Achieving exceptional survival: are socioeconomic conditions in childhood still important?

Alain Gagnon, Université de Montréal
Valérie Jarry, Université de Montréal
Robert R. Bourbeau, Université de Montréal

Previous studies showed that siblings of centenarians experienced greater longevity than their birth cohort, revealing that surviving to very old ages is modulated by a familial component. Furthermore, a substantial body of literature has focused on early familial life as a source of longevity differential in very old age. However, less established in the literature is whether childhood conditions have the same effect within long lived families. In this paper we discuss early-life factors which could affect an individual’s chance to reach the advanced ages, with particular focus on siblings of centenarians. We utilized an event-history database that links age at death of individuals to their childhood characteristics gathered from the 1901 and 1911 Canadian census records. We verify on one hand if early-life factors that influence a normal person's survival also have an effect on the longevity of long-lived persons. On the other hand, we compare the influence of childhood conditions on the odds of surviving, first from age 40 to age 75 and then, from age 75 to age 90. The effects of early-life conditions were found to be much smaller for women than for men as well as for siblings of centenarians, suggesting that siblings of centenarians have a possible favorable genetic background or biological robustness. Moreover, we found that influence of early-life socioeconomic factors lessen in older age, drawing a distinction between determinants involved in normal lifespan and those that lead to exceptionally old age.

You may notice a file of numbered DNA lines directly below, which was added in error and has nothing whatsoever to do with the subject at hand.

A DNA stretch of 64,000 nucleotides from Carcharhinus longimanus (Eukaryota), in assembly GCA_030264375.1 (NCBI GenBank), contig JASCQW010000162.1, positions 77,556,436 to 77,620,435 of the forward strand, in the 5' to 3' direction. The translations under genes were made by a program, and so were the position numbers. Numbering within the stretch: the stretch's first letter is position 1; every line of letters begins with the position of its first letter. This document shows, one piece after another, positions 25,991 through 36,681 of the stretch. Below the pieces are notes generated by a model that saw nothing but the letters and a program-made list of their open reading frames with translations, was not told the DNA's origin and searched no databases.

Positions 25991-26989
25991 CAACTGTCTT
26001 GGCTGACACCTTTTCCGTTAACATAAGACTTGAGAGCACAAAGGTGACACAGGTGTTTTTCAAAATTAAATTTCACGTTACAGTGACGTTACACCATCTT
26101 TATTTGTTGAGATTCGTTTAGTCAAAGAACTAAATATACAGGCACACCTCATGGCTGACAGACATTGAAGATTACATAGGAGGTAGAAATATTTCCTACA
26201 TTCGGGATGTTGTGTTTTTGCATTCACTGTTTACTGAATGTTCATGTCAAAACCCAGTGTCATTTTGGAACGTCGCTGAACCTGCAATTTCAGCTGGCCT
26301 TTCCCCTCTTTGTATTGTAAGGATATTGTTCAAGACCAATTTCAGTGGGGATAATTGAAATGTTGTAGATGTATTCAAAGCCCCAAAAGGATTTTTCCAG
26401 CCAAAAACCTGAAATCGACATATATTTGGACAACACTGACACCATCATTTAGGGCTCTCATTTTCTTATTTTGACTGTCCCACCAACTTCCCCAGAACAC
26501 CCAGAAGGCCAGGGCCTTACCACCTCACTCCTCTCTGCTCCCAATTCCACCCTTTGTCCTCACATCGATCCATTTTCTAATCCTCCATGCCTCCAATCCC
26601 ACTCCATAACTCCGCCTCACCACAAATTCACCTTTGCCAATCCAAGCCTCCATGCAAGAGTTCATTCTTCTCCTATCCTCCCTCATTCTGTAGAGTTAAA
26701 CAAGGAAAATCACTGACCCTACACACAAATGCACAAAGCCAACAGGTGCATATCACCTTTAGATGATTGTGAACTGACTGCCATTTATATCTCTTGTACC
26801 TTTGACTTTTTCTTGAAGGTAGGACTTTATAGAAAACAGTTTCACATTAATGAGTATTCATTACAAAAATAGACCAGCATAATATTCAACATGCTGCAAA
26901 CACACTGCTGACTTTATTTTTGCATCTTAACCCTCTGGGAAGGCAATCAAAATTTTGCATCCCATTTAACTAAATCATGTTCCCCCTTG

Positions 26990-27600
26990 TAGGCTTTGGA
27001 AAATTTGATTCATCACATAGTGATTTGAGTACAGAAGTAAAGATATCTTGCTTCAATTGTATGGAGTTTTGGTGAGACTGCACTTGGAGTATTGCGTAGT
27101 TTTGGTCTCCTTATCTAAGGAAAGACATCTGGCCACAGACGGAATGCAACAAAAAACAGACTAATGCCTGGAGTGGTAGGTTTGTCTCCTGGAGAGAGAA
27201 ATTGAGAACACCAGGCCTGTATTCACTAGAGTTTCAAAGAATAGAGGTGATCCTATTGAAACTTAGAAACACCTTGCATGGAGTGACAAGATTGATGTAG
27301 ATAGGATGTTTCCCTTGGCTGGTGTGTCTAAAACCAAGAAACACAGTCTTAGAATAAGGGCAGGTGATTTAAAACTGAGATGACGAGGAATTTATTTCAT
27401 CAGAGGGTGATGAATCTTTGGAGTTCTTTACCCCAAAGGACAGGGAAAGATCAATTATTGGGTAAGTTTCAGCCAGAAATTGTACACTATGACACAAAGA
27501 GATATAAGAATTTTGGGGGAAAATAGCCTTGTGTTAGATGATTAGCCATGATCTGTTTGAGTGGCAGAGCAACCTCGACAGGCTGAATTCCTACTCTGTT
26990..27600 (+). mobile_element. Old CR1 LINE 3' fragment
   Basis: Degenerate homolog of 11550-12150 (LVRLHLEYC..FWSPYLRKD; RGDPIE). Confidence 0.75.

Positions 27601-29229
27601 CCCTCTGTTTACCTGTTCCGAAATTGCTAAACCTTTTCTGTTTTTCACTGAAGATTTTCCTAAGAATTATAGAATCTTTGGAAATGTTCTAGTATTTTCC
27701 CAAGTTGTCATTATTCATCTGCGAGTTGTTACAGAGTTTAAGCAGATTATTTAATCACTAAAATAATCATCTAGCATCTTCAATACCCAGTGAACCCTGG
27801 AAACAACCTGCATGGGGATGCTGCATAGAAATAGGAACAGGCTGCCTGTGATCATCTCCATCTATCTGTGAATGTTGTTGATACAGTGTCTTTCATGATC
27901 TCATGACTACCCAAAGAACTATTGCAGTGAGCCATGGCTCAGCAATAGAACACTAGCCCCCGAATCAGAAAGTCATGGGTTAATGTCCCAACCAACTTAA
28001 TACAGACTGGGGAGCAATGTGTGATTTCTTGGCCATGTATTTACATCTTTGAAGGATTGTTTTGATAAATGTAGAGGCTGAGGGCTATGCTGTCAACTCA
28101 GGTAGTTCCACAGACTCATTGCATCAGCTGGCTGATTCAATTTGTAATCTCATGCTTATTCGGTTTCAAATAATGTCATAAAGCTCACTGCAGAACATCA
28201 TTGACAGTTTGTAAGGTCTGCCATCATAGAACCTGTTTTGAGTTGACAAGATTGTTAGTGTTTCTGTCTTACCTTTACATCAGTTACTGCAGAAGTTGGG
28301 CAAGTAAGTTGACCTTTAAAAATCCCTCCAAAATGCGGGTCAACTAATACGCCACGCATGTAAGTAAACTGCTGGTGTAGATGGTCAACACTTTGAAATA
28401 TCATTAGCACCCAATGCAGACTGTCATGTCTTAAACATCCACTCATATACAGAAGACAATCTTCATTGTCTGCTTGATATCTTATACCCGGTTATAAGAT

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Presented in Session 66: Longevity and historical analysis

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